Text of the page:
A WOMAN in northern China was sold into marriage twice within days – despite dying weeks earlier.
Her family opted to sell her body for a “ghost marriage” – a macabre union designed to prevent deceased bachelors from wandering the afterlife alone. They received 35,000 yuan ($5560), a large sum in China’s still-poor rural areas.
But the deal turned sour just days later for the dead woman’s new family, when robbers raided the grave and removed the bride’s body.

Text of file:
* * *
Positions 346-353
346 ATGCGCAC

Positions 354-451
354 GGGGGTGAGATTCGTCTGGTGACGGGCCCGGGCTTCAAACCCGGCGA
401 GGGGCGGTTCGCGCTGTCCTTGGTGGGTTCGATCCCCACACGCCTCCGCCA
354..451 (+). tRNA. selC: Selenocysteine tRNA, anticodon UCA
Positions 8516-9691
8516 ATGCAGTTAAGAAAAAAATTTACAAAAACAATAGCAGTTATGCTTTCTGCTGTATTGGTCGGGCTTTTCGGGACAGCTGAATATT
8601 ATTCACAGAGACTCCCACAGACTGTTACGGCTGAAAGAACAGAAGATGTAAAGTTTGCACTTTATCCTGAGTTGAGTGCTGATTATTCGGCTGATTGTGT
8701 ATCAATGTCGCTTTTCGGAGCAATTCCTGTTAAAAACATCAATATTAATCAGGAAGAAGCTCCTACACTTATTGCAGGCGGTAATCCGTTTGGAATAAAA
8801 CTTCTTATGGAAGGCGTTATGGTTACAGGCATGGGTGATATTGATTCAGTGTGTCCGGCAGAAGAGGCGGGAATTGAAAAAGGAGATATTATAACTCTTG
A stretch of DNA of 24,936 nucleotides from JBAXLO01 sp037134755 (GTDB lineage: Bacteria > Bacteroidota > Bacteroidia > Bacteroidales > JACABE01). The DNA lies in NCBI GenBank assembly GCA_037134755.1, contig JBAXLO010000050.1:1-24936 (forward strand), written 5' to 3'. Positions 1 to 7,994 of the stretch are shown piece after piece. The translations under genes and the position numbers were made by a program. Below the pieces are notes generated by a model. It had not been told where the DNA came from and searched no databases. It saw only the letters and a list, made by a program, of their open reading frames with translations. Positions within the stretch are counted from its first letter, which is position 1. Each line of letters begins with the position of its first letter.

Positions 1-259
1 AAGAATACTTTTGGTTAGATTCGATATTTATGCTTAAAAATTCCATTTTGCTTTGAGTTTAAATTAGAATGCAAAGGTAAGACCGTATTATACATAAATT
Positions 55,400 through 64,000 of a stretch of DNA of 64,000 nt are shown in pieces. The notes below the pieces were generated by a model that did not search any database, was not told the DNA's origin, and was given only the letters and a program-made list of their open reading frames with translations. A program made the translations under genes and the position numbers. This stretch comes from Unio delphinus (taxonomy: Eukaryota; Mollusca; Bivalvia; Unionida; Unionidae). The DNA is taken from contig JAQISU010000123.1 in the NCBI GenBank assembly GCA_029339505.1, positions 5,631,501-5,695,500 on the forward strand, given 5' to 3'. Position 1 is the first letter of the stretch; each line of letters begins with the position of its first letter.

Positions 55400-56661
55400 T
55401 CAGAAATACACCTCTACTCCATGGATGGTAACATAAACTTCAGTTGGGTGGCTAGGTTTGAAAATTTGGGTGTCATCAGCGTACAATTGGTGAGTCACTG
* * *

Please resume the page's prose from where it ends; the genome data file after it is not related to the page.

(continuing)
Police caught a gang of five body snatchers, accusing them of carrying out the forced elopement after being offered 30,000 yuan from the family of a dead bachelor in another town.
China’s Communists attempted to stamp out many traditions such as “ghost marriages” after taking control in 1949, but they gradually regained popularity in recent years.
Now, a thriving underground “ghost marriage” industry exists in some parts of the country, ranging from cadaver brokers and matchmakers for the dead to body snatchers, crooked undertakers and grave robbers.